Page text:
The Subcommittee focused on two issues under this agenda item: the possibility of the United Nations serving as the supervisory authority under the preliminary draft protocol, and the relationship between the terms of the preliminary draft protocol and the rights and obligations of States under the legal regimes applicable to outer space. The Subcommittee reconvened its working group to consider the questions reflected in these two issues separately.
Consensus regarding the appropriateness of the United Nations serving as the supervisory authority could not be reached. The Subcommittee agreed, however, to continue to examine and review the developments regarding the preliminary draft protocol at its next session.
Status and application of the five United Nations treaties on outer space
The Subcommittee continued to discuss the status and application of the five United Nations treaties on outer space. The Subcommittee called on Member States to regularly provide OOSA with information on their national space legislation and policy, for use in the database, which OOSA maintains on this subject.
The Subcommittee agreed that the Working Group under this agenda item could consider a questionnaire on possible options for future development of international space law, at its next session in 2006.
The Legal Subcommittee, like COPUOS, its parent Committee, has the following 67 Member States: Albania, Algeria, Argentina, Australia, Austria, Belgium, Benin, Brazil, Bulgaria, Burkina Faso, Cameroon, Canada, Chad, Chile, China, Colombia, Cuba, Czech Republic, Ecuador, Egypt, France, Germany, Greece, Hungary, India, Indonesia, Iran, Iraq, Italy, Japan, Kazakhstan, Kenya, Lebanon, Libya, Malaysia, Mexico, Mongolia, Morocco, Netherlands, Nicaragua, Niger, Nigeria, Pakistan, Peru, Philippines, Poland, Portugal, Republic of Korea, Romania, Russian Federation, Saudi Arabia, Senegal, Sierra Leone, Slovakia, South Africa, Spain, Sudan, Sweden, Syria, Thailand, Turkey, Ukraine, United Kingdom, United States, Uruguay, Venezuela and Viet Nam.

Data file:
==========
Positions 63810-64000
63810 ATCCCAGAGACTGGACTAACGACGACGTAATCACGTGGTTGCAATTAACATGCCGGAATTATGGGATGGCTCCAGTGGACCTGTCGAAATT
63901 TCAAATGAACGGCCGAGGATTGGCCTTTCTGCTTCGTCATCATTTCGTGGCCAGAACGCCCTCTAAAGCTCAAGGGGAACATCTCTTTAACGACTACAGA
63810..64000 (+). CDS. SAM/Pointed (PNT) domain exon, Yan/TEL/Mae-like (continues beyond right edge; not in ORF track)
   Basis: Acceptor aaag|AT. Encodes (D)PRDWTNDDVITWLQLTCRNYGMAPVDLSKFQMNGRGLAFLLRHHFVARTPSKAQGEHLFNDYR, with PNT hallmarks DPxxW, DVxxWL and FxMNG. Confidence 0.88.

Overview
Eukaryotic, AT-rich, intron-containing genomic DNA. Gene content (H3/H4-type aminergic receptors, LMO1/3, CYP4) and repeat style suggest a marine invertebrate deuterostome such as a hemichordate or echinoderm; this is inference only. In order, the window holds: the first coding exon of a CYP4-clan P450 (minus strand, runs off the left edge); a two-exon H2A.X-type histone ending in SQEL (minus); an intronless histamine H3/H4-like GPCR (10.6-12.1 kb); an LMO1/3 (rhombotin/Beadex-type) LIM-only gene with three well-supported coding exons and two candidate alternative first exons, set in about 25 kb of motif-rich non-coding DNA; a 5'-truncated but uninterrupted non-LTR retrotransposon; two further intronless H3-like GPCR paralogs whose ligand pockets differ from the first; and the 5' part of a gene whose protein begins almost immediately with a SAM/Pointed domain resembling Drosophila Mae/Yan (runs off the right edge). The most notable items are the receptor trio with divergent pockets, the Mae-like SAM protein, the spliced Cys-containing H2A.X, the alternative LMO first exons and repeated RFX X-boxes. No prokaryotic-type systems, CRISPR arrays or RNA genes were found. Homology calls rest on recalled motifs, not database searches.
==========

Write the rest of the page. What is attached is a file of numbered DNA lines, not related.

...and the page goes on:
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The Committee on the Peaceful Uses of Outer Space (COPUOS) was set up by the General Assembly in 1959 to review the scope of international cooperation in the peaceful uses of outer space, to devise programmes in this field to be undertaken under United Nations auspices, to encourage continued research and the dissemination of information on outer space matters and to study legal problems arising from the exploration of outer space. COPUOS and its two Subcommittees each meet annually to consider questions put before them by the General Assembly, reports submitted to them and issues raised by the Member States. The Committee and the Subcommittees, working on the basis of consensus, make recommendations to the General Assembly.
The United Nations Office for Outer Space Affairs (OOSA) implements the decisions of the General Assembly and of the Committee on the Peaceful Uses of Outer Space and its two Subcommittees, the Scientific and Technical Subcommittee and the Legal Subcommittee. The Office is responsible for promoting international cooperation in the peaceful uses of outer space, and assisting developing countries in using space science and technology. Located in Vienna, Austria, OOSA maintains a website at http://www.unoosa.org/.